10 Things To Do During Freelance Slow Seasons
Something I discuss a lot with my fellow creative freelancers is the fear and uncertainty surrounding “downtime”, or quiet seasons in business. One minute we can be riding that “when it rains it pours” wave, with jobs and opportunities being thrown at us from all directions. The next minute, we might find ourselves with all jobs delivered and absolutely nothing new on the horizon. It’s in moments like these that even the most seasoned freelancer can lose confidence and spiral into negativity. Seasons do change and work does pick up up, but there’s often that little moment where things have gone quiet, the emails stop coming in, and a scarcity mindset can creep up on you. I have been there many a time!
I used to let these quiet periods cripple me, sinking into full blown panic mode, crying on the couch with a bag of Doritos, making very dramatic statements like “This is the end! I’ll never get another job again, my entire career is OVER”. Honestly I have NO chill. Over the years I’ve been learning that my work year seems to have consistent seasons, some of which are busy and fruitful, while others are less so. The Winter months seem to always be slower for me, with work ramping up for the holiday season and flowing into the new year, where it then chills out again ahead of the next Winter block. I used to let things grind to a complete halt for me during slower seasons, but in the last few years, armed with the experience and knowledge that this is a regular occurrence and part of the natural flow of business, I’ve been trying to maximise my ‘slow season’ as much as I can - filling it with projects and tasks that proactively set me up for the months ahead.
If you’ve been looking for ways to keep things flowing during times where it feels like work may have dried up, here’s 10 things you can try.
A quick note regarding the pandemic and how it’s affected the creative industry: As we know, COVID has majorly affected freelance creatives’ ability to find work and I just want to acknowledge that here before I go any further. The creative industry has been hit hard and many of us have been impacted. The ideas I’m sharing in this post were written with more conventional work slow season settings in mind - when you are looking to fill your time before things pick up again. They’re based on actual things I try to do during these times. But I totally get that they may not be appropriate or useful for you if your business has been affected by the pandemic. For wellbeing resources to help if you’re struggling during this time, please check out Beyond Blue.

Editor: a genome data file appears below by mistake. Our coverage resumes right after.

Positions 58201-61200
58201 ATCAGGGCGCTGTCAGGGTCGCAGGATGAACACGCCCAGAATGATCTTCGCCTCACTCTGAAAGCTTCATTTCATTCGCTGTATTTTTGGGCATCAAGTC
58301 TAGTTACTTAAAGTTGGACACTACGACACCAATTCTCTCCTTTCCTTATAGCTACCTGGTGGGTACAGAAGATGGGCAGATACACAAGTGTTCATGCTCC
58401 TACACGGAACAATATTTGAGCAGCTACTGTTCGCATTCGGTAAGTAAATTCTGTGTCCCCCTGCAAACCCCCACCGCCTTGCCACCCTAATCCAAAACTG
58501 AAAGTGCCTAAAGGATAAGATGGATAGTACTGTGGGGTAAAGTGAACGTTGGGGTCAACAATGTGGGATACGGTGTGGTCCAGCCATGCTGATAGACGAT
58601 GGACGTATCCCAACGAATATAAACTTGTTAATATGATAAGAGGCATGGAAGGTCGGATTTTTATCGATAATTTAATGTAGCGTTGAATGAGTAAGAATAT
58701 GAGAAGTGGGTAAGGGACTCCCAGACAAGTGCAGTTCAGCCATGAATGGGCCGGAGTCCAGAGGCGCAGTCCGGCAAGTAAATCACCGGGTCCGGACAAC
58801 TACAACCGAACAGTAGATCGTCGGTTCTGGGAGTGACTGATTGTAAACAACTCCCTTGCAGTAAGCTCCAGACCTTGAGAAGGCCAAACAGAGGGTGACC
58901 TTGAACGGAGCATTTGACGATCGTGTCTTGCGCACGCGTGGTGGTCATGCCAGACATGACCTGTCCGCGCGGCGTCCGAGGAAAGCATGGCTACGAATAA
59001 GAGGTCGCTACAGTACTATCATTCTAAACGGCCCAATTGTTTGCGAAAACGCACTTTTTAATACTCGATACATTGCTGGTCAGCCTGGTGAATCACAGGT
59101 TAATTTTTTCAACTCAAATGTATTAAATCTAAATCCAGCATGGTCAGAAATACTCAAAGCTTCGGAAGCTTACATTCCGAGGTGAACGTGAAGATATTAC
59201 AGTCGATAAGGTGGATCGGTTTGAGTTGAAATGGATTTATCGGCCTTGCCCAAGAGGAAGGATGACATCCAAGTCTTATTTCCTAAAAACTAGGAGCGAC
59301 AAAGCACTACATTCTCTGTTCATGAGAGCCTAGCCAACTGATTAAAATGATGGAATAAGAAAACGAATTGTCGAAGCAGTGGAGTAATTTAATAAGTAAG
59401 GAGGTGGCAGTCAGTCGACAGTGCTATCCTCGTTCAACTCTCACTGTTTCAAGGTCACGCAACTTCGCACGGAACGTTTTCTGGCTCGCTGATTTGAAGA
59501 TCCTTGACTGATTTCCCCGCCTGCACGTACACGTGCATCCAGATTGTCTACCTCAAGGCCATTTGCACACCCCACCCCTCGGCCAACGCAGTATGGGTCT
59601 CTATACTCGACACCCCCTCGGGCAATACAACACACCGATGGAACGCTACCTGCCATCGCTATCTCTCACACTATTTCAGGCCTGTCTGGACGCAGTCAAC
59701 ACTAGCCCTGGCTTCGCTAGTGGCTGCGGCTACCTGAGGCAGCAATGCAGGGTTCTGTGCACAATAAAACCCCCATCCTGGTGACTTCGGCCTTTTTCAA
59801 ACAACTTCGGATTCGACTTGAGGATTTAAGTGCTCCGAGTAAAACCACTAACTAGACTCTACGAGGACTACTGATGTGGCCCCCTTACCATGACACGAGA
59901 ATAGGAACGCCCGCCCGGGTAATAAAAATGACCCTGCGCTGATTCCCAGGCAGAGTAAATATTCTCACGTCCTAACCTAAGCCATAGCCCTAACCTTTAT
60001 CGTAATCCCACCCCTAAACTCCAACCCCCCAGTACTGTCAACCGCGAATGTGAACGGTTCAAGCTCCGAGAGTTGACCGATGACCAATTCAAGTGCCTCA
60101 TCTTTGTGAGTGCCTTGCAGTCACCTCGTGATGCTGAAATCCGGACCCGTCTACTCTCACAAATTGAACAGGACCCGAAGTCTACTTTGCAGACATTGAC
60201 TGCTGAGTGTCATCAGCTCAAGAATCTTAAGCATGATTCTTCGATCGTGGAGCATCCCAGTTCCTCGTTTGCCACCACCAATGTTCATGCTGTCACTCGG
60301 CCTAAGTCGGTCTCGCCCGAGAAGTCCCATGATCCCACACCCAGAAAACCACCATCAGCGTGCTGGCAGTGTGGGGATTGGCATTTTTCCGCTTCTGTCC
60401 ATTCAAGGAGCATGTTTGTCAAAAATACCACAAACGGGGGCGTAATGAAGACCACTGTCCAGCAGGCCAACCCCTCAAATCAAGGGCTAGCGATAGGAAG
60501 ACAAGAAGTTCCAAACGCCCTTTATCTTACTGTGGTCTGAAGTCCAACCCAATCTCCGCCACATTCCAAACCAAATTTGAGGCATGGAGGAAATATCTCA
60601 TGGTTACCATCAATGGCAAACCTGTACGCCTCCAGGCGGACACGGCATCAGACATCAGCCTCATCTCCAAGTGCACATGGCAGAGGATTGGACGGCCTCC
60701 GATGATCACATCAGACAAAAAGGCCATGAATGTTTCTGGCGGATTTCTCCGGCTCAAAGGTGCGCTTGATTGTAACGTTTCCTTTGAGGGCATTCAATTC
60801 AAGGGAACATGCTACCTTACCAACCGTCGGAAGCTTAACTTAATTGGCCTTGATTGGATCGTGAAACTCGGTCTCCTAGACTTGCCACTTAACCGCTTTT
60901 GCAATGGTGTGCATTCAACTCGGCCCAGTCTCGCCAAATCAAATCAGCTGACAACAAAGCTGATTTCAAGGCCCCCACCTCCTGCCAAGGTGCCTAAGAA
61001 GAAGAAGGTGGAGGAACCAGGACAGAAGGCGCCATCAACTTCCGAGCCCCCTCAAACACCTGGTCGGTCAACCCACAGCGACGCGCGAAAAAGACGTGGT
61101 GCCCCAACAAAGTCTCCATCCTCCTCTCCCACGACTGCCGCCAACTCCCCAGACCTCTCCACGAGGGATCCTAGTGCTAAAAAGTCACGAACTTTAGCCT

Is there something new you’ve wanted to learn but haven’t previously had time? Maybe there’s a course you want to take, or a new design program you want to master. Perhaps you want to finally finish that educational book you’ve been meaning to read but haven’t had time. Whatever it may be, now is a great time to do it! Levelling up your skill set is not only empowering and provides something to occupy your time during a ‘quiet season’, but adding new skills to your roster will also give you something fresh to offer clients and potentially lead to new types of work for you as well.
In periods when I’m really busy at work it can be kind of hard to take the time to seek out new inspiration. I always tend to prioritise responding to client briefs and working on what’s right in front of me over ‘indulging’ in research and discovery of new inspiring things. Something I’m trying to do more of during quieter periods is to give myself time to dive deep into creative research and inspiration hunting - picking a topic, theme or visual style that I really vibe off and finding out as much as I can about it. Reading books and looking at old magazines, spending time outdoors to see what new ideas flow… however you find inspiration, now’s a great time to get stuck in.
After you’ve indulged in some exciting inspiration hunting, why not use your downtime to experiment with all your new ideas? Test out new techniques, try new materials that appeal to you, and allow yourself to create for the sake of creating. Too often as a working creative, I find myself only making stuff when it’s for a job, can you relate? But it’s so liberating and so crucial to our growth to feel free to create without a brief or client in mind. This is where the real magic happens. Developing and enhancing your style and abilities all contributes to attracting new clients anyway, so you’ve got nothing to lose.
Get your admin sorted